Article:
3.2 Private companies

There are two forms of Model Articles for private companies:

  1. Articles for private companies limited by shares. It is expected that the Model Articles will replace Table A as the basis for the modern private owner-managed company.
  2. Articles for private companies limited by guarantee. This type of company is used particularly for charitable and not-for-profit organisations.

3.3 Public companies

If your client is a public company, particularly a company with traded shares, it will continue to require specifically tailored articles. The public company Model should be seen as a helpful guide to some of the required drafting and modernisation but it does not cover areas such as

  • conflicts
  • uncertificated shares
  • sanctions for non compliance with share interest disclosures
  • borrowing limits

4. More information

4.1 Legal and other requirements

4.2 Status of this note

Practice notes are issued by the Law Society for the use and benefit of its members. They represent the Law Society's view of good practice in a particular area. They are not intended to be the only standard of good practice that solicitors can follow. You are not required to follow them, but doing so will make it easier to account to oversight bodies for your actions.

Practice notes are not legal advice, nor do they necessarily provide a defence to complaints of misconduct or of inadequate professional service. While care has been taken to ensure that they are accurate, up to date and useful, the Law Society will not accept any legal liability in relation to them.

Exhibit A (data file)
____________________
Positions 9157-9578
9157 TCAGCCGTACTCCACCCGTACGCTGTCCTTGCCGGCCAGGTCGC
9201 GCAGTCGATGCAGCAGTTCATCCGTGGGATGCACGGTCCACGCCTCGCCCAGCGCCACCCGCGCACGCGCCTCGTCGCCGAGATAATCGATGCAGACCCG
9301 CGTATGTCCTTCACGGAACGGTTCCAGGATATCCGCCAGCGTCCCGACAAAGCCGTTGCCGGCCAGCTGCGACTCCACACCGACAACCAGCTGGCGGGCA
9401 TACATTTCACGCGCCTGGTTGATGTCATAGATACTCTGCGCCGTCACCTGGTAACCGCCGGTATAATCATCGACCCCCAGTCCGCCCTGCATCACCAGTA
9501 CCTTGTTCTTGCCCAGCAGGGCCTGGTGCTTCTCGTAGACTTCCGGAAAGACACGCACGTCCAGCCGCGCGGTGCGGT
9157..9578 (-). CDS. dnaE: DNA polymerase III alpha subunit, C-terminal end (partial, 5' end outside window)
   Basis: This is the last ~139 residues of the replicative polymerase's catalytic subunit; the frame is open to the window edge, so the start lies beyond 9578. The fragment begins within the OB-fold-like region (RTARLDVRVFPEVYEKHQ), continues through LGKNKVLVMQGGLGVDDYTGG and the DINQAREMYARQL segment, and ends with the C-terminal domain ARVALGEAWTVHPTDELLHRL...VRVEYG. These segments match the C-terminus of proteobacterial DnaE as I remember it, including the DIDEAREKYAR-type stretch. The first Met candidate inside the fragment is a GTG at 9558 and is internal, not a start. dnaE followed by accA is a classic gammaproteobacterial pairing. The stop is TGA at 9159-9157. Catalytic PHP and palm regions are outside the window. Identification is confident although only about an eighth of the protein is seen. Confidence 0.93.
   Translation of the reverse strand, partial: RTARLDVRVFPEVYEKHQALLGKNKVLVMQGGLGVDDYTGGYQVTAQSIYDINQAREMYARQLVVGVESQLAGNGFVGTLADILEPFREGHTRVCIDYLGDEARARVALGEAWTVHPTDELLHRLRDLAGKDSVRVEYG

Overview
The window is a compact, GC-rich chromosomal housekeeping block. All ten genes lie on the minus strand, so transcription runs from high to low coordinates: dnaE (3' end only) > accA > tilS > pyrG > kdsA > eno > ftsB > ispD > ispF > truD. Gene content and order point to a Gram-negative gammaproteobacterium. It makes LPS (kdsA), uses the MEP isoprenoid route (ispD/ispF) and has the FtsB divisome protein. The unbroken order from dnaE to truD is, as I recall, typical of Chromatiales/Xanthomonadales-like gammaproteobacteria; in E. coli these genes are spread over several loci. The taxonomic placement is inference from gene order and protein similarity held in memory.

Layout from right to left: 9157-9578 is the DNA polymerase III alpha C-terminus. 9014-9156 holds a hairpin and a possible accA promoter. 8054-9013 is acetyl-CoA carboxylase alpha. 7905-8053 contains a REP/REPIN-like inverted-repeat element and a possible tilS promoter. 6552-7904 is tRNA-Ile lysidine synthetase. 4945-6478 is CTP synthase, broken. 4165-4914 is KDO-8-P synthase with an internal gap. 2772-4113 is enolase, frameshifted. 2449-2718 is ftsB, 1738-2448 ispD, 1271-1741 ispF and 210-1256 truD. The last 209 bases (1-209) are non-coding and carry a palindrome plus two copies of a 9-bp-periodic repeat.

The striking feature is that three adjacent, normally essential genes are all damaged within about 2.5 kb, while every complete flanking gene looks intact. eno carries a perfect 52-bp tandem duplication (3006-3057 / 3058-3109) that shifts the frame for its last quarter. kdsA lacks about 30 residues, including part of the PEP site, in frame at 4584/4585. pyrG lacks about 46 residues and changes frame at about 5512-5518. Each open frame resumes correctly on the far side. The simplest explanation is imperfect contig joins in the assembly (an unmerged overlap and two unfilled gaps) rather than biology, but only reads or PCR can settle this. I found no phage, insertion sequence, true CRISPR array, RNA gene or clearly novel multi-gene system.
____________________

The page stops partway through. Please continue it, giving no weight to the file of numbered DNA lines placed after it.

For queries or comments on this practice note contact the Law Society's Practice Advice Service.

4.3 Further products and support

4.3.1 Law Society Practice Advice Line

The Law Society provides support for solicitors on a wide range of areas of practice. Practice Advice can be contacted on 020 7320 5797  from 09.00 to 17.00 on weekdays.

4.3.2 Model Articles

The Regulations set out the three sets of Model Articles for:

  • public companies
  • private companies limited by shares
  • private companies limited by guarantee
 

Download the regulations (PDF 224KB)

4.3.3 Department for Business, Innovation and Skills (BIS)

BIS has issued a series of Frequently Asked Questions on Articles of Association under the Companies Act 2006.

4.3.4 Law Society publications

4.3.5 Training and events

4.4 Acknowledgements

The Society acknowledges the contributions of its Company Law Committee in developing this practice note.

5 Terminology in this advice

Must - a specific requirement in the code or legislation. You must comply, unless there are specific exemptions or defences provided for in the code or relevant legislation.

Should - good practice for most situations in the Law Society's view. If you do not follow this, you must be able to justify to oversight bodies why this is appropriate, either for your practice, or in the particular retainer.

May - a non-exhaustive list of options for meeting your obligations. Which option you choose is determined by the risk profile of the individual practice, client or retainer. You must be able to justify why this was an appropriate option to oversight bodies.